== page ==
Consume But Avoid The Bandwagon Effect
We have all heard of the phrase “jump on the bandwagon”. This simply means to agree and follow the crowd rather than making a conscious decision yourself. The fashion industry is a prime example.
For example, if a fashion trend changes and all of a sudden everybody starts wearing slim fit jeans instead of the baggy ones, then that is the bandwagon effect in action.
It’s human nature to do this. We like to feel like we are part of something. For example, if you’re a woman, you probably wear skirts instead of trousers, as this is what the majority of women wear.
If you, on the other hand, choose to start wearing jeans or trousers as a normal thing, you would be making a fashion statement to stand out from the crowd. It is a normal phenomenon throughout society to affect people’s dress, conversations, and actions.
Often, people follow the crowd regardless of if they need to or not. We see it every day where we will choose brands, listen to music, or even vote for political candidates because we see or know of other people behaving the same way! This is what we call a bias.
How the bandwagon effect bias will cost you money
The bandwagon effect bias could lead you to consume products that are not the best value for money but simply because they are popular or fashionable. Smartphones are good examples. If everybody you know buys the latest Samsung smartphone, you may feel pressured into thinking that you also need one.
But ignoring what everyone else is doing, you may realize that an alternative smartphone would be better suited to you. Perhaps you don’t even need one at all!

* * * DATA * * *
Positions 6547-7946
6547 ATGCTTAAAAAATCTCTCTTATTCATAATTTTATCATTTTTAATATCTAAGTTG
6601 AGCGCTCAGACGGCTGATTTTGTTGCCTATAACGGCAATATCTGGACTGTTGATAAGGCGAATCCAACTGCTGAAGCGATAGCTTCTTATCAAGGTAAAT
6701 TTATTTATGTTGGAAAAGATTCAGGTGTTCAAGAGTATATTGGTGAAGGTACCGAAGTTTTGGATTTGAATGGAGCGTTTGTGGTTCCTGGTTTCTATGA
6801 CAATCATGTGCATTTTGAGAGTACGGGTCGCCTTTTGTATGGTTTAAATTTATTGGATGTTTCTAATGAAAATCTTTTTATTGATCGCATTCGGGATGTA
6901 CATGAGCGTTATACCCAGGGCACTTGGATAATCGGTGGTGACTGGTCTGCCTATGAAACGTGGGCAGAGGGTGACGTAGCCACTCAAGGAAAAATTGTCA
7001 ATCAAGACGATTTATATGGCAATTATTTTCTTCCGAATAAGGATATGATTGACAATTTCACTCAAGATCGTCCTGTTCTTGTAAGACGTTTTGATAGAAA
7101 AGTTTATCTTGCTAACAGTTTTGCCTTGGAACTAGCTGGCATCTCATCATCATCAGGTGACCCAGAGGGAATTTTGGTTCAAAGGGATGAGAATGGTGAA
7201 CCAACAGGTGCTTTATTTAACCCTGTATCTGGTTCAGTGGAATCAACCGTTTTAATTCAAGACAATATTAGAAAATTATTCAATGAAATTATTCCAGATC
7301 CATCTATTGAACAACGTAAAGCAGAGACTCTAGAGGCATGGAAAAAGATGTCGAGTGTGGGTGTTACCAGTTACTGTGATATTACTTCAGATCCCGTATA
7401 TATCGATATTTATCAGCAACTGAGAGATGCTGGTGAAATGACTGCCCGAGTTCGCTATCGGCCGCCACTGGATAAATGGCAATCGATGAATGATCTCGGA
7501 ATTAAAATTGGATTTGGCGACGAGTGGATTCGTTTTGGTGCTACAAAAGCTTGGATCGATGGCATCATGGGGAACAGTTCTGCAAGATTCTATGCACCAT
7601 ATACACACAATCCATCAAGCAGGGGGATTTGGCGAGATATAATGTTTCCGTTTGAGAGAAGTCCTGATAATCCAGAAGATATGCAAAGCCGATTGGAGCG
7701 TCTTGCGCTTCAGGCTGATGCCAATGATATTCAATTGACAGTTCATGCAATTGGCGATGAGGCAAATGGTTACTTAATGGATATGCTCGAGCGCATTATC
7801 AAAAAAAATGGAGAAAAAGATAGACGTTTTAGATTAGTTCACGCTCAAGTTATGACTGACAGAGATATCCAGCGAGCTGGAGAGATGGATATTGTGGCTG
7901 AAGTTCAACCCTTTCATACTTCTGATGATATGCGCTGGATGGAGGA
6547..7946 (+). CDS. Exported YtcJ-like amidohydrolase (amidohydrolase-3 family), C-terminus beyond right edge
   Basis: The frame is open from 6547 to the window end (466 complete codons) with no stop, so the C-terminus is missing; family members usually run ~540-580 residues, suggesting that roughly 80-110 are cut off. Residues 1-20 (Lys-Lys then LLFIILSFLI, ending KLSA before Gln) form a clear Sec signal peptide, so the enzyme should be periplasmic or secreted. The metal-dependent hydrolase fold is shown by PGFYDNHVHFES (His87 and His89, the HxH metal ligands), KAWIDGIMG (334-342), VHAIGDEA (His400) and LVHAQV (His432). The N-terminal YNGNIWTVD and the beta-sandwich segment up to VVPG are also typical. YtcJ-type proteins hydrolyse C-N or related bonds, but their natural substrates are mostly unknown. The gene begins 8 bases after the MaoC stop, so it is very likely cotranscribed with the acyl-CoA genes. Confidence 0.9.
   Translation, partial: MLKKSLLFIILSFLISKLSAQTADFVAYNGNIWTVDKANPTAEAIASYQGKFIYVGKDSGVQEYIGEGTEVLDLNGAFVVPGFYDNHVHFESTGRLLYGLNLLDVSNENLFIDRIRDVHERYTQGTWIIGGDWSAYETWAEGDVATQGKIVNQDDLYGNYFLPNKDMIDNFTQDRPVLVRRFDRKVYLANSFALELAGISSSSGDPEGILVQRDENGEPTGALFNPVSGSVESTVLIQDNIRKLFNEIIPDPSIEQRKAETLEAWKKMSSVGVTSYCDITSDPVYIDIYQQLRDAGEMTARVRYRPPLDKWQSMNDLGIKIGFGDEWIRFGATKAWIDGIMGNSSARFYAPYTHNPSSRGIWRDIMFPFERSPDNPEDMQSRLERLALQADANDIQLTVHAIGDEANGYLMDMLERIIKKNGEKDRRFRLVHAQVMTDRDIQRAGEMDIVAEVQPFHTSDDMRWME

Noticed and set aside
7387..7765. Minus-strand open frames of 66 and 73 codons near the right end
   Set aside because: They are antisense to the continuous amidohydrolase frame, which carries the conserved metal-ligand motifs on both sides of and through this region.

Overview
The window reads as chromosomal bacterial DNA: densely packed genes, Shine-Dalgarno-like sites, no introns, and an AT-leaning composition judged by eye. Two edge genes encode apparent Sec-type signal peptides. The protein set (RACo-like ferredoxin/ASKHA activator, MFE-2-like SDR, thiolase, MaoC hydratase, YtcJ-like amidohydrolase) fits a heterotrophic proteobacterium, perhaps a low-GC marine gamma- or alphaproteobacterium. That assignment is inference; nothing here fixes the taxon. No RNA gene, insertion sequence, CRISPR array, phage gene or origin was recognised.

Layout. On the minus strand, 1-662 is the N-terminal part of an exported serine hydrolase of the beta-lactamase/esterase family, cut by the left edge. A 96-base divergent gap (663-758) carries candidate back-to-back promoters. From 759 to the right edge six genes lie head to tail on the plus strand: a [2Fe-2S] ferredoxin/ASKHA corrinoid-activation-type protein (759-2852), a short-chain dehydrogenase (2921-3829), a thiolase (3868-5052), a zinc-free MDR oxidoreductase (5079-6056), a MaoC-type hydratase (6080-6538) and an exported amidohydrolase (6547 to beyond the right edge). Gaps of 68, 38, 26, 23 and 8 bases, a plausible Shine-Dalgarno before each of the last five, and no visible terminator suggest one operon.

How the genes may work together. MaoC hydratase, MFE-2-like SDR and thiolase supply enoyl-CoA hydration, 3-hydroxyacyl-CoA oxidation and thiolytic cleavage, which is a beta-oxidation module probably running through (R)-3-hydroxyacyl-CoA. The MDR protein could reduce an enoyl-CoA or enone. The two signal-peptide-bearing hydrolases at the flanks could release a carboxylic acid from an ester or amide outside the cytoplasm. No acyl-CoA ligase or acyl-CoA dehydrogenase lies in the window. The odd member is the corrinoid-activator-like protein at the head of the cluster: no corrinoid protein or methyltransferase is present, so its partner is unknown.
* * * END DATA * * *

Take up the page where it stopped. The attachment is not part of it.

Maybe because you other people carrying the new Samsung, you assume that you also need one, to keep up and fit in. You may find that your smartphone and plan are a waste of money when you strip back what matters to your needs.
Unwise financial decisions
This bandwagon bias could also lure you to make unwise financial decisions. For example, you could just take out a car loan thinking “that is just what most people are doing, everyone is on credit!”.
Alternatively, you could save yourself lots of money by buying the car with cash when you have it or by going for an older car that is affordable right now. The bandwagon effect clouds our judgment, so all of your options might not appear obvious at first.
Beating the bandwagon bias
This may sound like a contradiction but following the crowd isn’t always necessarily the wrong move to make. The wrong move is to take action without thinking the decision through. Perhaps the new car or flashy smartphone is the correct decision for you. But the only way to know is if you actually think through the decision yourself.
Before making any financial decision, do your homework. This applies to small choices, like purchasing a pair of jeans, and bigger ones, like investing money into your retirement fund.
Look at all of your options, do the calculations, and make a decision based on your own judgement – get off that bandwagon!